Wigan youngsters with eating disorders not being assessed in time
Fewer than half of Wigan youngsters with suspected eating disorders were seen by experts within the recommended times for several months, a shock new report reveals.
But after failing to hit targets by a huge amount at the beginning of the year during a service revamp, health chiefs say the system is now working much better.
Between January and March this year only 40 per cent of young people with an urgent problem were seen within the advised one-week period. And the rate for those with routine disorders, who would should expect to be seen within four weeks, was only around half.
The target is 95 per cent.
But health chiefs say they have improved on their performance since, with their rate for June topping 85 per cent.
North West Boroughs Healthcare Trust reorganised its community eating disorder service to cover both Wigan and Bolton.
Clinical commissioners have also noted that the access rate for young people with diagnosable mental health conditions in Wigan, which should be better than 30 per cent, was just 3.52 per cent for the last recorded quarter.
Senior clinicians at North West Boroughs say the eating disorders service had received an “above expected” rate of referrals after the boroughs were united under the same roof.
Dr Sandeep Ranote, NWBH’s medical director, said: “The trust has a plan to achieve all national targets by 2020. We have already made progress towards this target by prioritising urgent referrals. This means that service users who require urgent treatment are getting an appointment within one week.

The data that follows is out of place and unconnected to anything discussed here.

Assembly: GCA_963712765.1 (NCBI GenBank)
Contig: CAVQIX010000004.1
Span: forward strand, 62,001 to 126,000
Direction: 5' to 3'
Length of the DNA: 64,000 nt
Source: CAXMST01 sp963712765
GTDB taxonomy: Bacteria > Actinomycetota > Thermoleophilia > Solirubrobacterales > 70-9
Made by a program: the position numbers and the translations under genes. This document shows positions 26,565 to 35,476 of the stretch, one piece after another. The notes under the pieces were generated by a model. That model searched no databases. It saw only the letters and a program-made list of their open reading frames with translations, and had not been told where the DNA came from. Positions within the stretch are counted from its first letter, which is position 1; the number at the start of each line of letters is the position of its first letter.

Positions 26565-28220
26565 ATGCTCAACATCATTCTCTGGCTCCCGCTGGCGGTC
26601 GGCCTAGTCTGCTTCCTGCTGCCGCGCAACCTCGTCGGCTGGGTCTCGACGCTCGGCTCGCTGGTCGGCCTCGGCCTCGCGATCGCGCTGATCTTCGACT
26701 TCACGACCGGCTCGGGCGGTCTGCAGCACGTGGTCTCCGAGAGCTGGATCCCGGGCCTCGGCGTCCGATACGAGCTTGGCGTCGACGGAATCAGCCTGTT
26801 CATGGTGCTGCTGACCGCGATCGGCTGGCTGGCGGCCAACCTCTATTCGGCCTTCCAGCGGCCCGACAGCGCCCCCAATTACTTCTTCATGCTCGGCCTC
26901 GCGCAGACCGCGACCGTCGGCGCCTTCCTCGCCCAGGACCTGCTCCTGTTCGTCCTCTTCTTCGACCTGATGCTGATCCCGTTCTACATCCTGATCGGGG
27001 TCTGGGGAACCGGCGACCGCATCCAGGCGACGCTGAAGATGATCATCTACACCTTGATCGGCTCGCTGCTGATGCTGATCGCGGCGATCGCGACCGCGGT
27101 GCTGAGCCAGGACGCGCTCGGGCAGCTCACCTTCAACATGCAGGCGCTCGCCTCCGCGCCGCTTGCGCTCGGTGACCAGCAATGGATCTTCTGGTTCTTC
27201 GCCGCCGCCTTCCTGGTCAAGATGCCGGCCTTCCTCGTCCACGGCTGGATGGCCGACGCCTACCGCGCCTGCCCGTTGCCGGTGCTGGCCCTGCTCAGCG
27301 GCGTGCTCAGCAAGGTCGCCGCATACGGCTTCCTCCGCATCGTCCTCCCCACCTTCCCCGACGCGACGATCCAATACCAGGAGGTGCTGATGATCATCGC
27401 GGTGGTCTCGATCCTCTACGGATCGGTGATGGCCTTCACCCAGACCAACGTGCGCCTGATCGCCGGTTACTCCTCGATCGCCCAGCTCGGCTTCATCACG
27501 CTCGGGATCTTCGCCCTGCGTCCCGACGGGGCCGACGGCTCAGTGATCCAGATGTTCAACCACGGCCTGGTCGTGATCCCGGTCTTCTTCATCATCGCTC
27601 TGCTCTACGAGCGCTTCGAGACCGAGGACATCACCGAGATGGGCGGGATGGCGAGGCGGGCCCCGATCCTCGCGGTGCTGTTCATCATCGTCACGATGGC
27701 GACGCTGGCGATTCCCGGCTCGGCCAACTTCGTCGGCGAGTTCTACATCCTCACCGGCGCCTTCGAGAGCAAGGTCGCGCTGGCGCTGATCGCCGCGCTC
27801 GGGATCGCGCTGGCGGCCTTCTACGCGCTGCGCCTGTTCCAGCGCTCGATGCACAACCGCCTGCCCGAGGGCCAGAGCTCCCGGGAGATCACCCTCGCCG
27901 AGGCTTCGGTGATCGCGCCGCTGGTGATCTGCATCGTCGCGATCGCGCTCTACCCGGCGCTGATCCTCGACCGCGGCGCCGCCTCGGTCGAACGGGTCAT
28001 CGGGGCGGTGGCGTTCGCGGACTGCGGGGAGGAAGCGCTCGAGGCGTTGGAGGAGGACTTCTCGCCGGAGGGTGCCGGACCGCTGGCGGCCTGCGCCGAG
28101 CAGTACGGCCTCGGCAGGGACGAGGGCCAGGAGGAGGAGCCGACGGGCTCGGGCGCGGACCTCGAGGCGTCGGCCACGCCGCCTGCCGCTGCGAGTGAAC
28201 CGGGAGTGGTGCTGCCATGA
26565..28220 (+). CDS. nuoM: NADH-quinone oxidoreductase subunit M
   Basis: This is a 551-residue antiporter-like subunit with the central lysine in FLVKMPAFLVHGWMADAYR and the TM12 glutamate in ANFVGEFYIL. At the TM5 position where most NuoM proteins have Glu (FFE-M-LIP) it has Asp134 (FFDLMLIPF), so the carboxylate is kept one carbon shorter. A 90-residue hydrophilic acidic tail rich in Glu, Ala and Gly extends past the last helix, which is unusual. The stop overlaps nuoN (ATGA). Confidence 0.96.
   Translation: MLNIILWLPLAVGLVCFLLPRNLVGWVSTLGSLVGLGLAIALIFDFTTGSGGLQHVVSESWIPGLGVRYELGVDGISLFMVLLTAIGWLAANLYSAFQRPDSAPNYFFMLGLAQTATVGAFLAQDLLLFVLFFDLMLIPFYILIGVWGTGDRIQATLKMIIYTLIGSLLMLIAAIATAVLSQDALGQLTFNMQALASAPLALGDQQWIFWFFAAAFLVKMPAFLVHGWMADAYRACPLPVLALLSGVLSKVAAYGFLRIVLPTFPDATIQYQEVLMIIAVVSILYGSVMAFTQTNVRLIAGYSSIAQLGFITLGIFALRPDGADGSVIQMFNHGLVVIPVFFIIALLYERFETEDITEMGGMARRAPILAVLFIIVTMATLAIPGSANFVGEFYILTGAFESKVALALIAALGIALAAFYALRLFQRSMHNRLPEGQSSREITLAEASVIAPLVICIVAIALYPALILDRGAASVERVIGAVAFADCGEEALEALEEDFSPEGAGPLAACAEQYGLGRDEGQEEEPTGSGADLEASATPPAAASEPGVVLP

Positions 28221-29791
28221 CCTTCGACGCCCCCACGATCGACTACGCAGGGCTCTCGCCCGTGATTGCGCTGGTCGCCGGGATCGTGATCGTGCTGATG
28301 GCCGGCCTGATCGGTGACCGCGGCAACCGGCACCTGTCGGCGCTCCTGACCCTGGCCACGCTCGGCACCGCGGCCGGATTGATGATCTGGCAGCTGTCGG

“Our figures for April, May and June are showing that 100 per cent of service users have been seen within the target. This has had a knock-on effect with our routine referrals, however the service has responded by increasing the number of appointments and streamlining our internal processes.
With these improvements the trust’s figures for June are 85.7 per cent and we are forecasting to be within target this year.”
Concerns were raised by a whistleblower over the state of junior mental health services for Wigan last year, leading to unannounced inspections by clinical commissioners and a joint campaign with NWBH to improve services.